Nonprofit news organizations continue to emerge through university partnerships, local communities foundations and wealthy local philanthropists. While few question the motives of these organizations, many of which tackle topics no longer addressed by legacy media, the sustainability of these organizations is repeatedly called into question.
One of the most prominent critiques of late was written by Alan Mutter, a well-respected expert on the economics of media. Relying on figures by Poynter media analyst Rick Edmonds, Mutter shunned the idea that the nonprofit sector could finance the $4.4 billion spent annually by news organizations to gather news. That statement set off a flurry of counterarguments, which together paint a detailed picture of the possibilities for nonprofit news.
Mutter’s assertion was that philanthropists would have to drop $88 billion into the nonprofit news sector to create an endowment large enough to support $4.4 billion in annual expenses by news organizations. Given the $307.7 billion given to charity in 2008, Mutter writes, that’s a tall order.
But John Thornton, an Austin venture capitalist and founder of the Texas Tribune, disagrees. He says it’s much more complicated than setting up an endowment to cover all news-gathering expenses for all news organizations.
Thornton argues that not all $4.4 billion needs to be financed through nonprofits, because much of that amount is profitable on its own. Rather, innovators should be concerned with financing the 15 percent of journalism (his estimate from Alex Jones’ book, Losing the News) that is high-quality, accountability journalism, which amounts to $660 million in annual newsroom expenses.
That’s because to Thornton, high-quality accountability journalism is more of a public good (such as clean air and water) than a product that can be financed through market solutions. “It seems to me that the big picture at hand is that when atoms become bits, content consumers win and content producers get hammered into cost-cutting smithereens,” Thornton writes. “If some of that content happens to be vital to the functioning of our society, I simply think it’s prudent to look around for other means of funding it.”
That $660 million, however, would still require a $13.2 billion endowment (my math assuming the standard 5 percent annual yield), however. But what Thornton, along with author David Clay Johnston and Reuters finance blogger Felix Salmon, points out is that only foundations rely on an endowment covering all expenses, and few endowments are built in one year, just as any future shift to a nonprofit model wouldn’t happen in one year.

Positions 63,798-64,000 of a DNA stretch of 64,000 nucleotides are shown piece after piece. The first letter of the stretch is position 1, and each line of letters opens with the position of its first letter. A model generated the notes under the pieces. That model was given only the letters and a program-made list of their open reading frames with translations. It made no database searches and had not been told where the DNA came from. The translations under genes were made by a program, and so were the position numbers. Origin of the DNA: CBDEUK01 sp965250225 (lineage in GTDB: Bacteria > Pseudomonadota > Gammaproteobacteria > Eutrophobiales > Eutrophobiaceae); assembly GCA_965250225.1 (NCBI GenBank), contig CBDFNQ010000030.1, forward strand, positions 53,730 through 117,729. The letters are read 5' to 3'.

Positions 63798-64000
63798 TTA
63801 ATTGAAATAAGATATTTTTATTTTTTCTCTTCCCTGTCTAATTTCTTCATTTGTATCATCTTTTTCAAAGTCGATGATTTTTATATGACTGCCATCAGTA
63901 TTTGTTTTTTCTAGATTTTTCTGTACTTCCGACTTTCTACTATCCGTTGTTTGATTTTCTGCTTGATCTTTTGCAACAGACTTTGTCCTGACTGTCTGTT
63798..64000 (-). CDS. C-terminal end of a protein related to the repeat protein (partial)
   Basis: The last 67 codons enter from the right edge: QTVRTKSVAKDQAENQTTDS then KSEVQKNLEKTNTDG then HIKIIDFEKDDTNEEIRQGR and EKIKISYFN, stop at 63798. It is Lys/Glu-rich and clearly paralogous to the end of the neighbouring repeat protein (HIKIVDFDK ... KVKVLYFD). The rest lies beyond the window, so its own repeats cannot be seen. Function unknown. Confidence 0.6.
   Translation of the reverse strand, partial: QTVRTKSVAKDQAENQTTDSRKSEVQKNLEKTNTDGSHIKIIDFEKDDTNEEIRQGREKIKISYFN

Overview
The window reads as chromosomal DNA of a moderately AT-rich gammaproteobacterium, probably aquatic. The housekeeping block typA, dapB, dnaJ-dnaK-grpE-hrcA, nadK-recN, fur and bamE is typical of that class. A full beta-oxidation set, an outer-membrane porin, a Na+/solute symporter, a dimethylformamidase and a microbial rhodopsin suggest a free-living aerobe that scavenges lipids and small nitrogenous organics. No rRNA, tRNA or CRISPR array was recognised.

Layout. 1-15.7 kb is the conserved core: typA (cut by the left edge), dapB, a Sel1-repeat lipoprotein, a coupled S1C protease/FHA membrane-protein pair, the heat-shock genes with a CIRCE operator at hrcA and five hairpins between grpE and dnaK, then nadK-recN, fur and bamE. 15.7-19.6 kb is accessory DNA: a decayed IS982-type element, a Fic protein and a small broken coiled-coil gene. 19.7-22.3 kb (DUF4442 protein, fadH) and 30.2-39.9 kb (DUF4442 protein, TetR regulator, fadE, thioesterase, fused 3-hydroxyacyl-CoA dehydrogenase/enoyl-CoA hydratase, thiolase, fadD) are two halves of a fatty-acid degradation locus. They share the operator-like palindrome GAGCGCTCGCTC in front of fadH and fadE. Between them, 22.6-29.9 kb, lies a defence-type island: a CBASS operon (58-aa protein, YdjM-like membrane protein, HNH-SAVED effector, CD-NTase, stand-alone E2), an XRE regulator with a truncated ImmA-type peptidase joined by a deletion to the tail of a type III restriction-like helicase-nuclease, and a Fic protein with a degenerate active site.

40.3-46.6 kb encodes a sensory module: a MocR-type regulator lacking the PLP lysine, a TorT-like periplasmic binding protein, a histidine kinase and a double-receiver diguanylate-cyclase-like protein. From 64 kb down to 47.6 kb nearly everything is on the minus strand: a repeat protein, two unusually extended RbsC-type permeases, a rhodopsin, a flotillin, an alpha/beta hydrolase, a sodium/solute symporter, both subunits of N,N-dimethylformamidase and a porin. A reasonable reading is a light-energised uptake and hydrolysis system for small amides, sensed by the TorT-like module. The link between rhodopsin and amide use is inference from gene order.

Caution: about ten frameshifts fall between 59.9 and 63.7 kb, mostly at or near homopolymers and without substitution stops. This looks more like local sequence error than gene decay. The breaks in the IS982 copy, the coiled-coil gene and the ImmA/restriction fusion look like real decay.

That makes the picture seem somewhat more optimistic, but far from ends the debate. As Mutter points out, $141 million was donated to news nonprofits in the last four years.
However, entrepreneurs in this area, such as Thornton are optimistic that nonprofit news organizations can slowly, but surely, build funding sources that will support a healthy nonprofit news sector to sustain accountability journalism, but only if nonprofits seek multiple sources of revenue. Few, if any, think the industry can be sustained purely on a foundation model.
Other questions remain, and the constant changes in the overall industry continue to influence this equation. For example, how will other forms of subsidy (government, universities, e-commerce, etc.) play into the new models for news? Will increased efficiency in the market also factor into the equation? What is the role of established nonprofits, such as communities foundations or universities in assisting news organizations in developing successful business models? Can established, legacy organizations successfully make the jump to nonprofit status?
- This academic article presents a survey of nonprofit efforts at revenue diversification, many of which are being pursued by nonprofit news ventures and continues several figures that help approximate funding distribution.
- The Reconstruction of American Journalism, a report from former Washington Post editor Leonard Downey Jr. and Columbia professor Michael Schudson, makes a case for alternative funding models for accountability journalism.
- Jim Barnett’s blog, Nonprofit Road, is devoted to covering the emergence of nonprofit news and is updated regularly.